Marcia Herman’s family moved to Birmingham in 1946, when she was five years old, and settled in the steel-making city dense with smog and a rigid apartheid system. Marcia, a shy only child, struggled to fit in and understand this world, shadowed as it was by her mother’s proud antebellum heritage. In 1966, weary of Alabama’s toxic culture, Marcia and her young family left Birmingham and built a life in North Carolina.
Later in life, Herman-Giddens resumed a search to find out what she did not know about her family history. Unloose My Heart interweaves the story of her youth and coming of age in Birmingham during the Civil Rights Movement together with this quest to understand exactly who and what her maternal ancestors were and her obligations as a white woman within a broader sense of American family.
More than a memoir set against the backdrop of Jim Crow and the civil rights struggle, this is the work of a woman of conscience writing in the twenty-first century. Haunted by the past, Unloose My Heart is a journey of exploration and discovery, full of angst, sorrow, and yearning. Unearthing her forebears’ centuries-long embrace of plantation slavery, Herman-Giddens dug deeply to parse the arrogance and cruelty necessary to be a slaveholder and the trauma and fear that ripple out in its wake. All this forced her to scrutinize the impact of this legacy in her life, as well as her debt to the enslaved people who suffered and were exploited at her ancestors’ hands. But she also discovers lost connections, new cousins and friends, unexpected joys, and, eventually, a measure of peace in the process. With heartbreak, moments of grace, and an enduring sense of love, Unloose My Heart shines a light in the darkness and provides a model for a heartfelt reckoning with American history.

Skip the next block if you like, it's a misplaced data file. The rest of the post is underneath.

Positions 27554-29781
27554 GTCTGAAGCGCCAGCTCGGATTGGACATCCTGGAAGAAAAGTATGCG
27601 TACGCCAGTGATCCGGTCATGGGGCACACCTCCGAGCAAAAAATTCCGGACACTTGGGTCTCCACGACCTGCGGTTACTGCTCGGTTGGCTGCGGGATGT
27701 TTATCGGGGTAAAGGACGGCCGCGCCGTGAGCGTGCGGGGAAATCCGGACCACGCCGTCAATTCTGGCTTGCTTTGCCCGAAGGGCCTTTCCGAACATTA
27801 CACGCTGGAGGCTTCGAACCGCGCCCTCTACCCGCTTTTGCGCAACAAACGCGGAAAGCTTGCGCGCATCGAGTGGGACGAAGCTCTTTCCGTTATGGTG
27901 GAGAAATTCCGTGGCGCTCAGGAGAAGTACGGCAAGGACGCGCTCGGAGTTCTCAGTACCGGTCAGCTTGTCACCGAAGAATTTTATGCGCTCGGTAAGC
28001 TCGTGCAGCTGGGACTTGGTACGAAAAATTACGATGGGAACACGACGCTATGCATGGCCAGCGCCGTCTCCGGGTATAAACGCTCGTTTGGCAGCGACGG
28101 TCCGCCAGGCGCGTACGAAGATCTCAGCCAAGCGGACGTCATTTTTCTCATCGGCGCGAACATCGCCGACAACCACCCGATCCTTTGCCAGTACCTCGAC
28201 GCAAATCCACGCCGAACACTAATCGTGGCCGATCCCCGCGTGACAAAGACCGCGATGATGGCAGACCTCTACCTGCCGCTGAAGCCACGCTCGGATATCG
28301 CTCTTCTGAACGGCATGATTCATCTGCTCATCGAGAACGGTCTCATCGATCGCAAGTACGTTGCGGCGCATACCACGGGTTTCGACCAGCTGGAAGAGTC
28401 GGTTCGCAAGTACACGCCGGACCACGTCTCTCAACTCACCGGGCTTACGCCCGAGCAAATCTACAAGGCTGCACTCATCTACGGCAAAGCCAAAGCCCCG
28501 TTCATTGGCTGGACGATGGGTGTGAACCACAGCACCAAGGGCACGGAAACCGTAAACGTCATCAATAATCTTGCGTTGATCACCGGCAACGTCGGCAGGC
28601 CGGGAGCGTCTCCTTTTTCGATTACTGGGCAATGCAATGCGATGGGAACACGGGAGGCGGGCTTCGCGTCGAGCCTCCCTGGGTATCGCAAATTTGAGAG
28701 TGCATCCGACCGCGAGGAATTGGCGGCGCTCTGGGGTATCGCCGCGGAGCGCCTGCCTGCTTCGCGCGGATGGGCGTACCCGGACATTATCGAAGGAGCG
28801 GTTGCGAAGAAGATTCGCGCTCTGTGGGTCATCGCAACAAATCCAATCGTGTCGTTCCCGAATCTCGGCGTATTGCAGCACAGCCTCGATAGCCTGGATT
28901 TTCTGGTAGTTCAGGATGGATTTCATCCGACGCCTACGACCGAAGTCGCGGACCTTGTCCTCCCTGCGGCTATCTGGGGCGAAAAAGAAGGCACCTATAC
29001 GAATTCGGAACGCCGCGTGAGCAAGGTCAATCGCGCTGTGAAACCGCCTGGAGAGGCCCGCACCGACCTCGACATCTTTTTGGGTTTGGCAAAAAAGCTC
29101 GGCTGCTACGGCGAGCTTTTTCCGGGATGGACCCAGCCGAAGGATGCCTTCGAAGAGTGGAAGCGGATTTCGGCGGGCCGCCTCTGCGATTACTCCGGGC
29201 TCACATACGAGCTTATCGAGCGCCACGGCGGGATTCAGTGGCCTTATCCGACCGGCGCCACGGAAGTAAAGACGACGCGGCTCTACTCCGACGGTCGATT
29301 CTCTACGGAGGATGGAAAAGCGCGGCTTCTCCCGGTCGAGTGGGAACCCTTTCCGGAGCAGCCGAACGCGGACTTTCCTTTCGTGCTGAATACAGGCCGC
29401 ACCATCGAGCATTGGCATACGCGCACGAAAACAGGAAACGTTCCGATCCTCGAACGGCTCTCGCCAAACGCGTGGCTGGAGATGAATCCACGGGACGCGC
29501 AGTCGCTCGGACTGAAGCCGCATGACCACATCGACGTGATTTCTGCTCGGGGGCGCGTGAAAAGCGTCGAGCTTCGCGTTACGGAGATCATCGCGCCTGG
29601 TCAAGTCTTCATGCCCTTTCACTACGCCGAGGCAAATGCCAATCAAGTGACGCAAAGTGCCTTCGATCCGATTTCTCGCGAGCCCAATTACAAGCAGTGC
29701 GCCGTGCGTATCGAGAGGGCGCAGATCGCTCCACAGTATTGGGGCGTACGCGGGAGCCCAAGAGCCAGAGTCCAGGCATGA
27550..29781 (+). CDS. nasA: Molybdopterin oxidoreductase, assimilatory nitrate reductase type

Born in Washington, DC, Herman-Giddens moved to Birmingham, Alabama with her parents in 1947. As Marcia grew up, she was profoundly affected by her exposure to the wrongs of Jim Crow, the ongoing atrocities, and pervasive injustice. Later, as a young mother, she and her then-husband participated in Birmingham’s Civil Rights Movement. Herman-Giddens attended St John's College in Annapolis, Duke University, and the University of North Carolina, receiving her DrPH there in 1994. Dr. Herman-Giddens spent her career years in North Carolina, in the areas of medicine, public health, research, scientific writing, and advocacy, primarily involving children. Her scientific papers have been published in numerous medical journals and books. She is one of the last of her generation who as a child and young adult lived through the racial horrors in Birmingham. This and other experiences described in the book gave her the determination and courage to join the Civil Rights Movement.
Marcia Edwina Herman-Giddens has written a powerful and moving memoir of her life growing up in segregated Birmingham. Her honest and candid story engages both the reader’s attention and sympathy. Her book will take place among such other memoirs as a distinguished edition to the autobiographical literature looking at the city’s critical experience during the Civil Rights Movement from the perspective of its white citizens.Charles B. Dew, author of The Making of a Racist: A Southerner Reflects on Family, History, and the Slave Trade.
Unloose My Heart is a remarkable achievement of personal and historical journalism, a gripping account of how one young woman came to understand her family’s debts in a segregated world and steps she took to settle them.Jim Willse, Former editor of The New York Daily News and reporter for The Southern Courier in the 1960s
Unloose My Heart is an irreplaceable narrative that goes well beyond personal experience and the examination of the author’s maternal ancestors’ slaveholding. Woven into the book are many themes: coming of age, Southernness, the complexity and endurance of family relationships, class struggles, convention and rebellion, service to fellowman, empowerment of women, self-awareness, and civil rights activities in Jim Crow Birmingham. Its overarching subject, the evils of racism, which is sadly and rightfully dark, is brightened by the author’s sweet spirit, honesty, and hope for a better future.Laurie Gentry, Journalist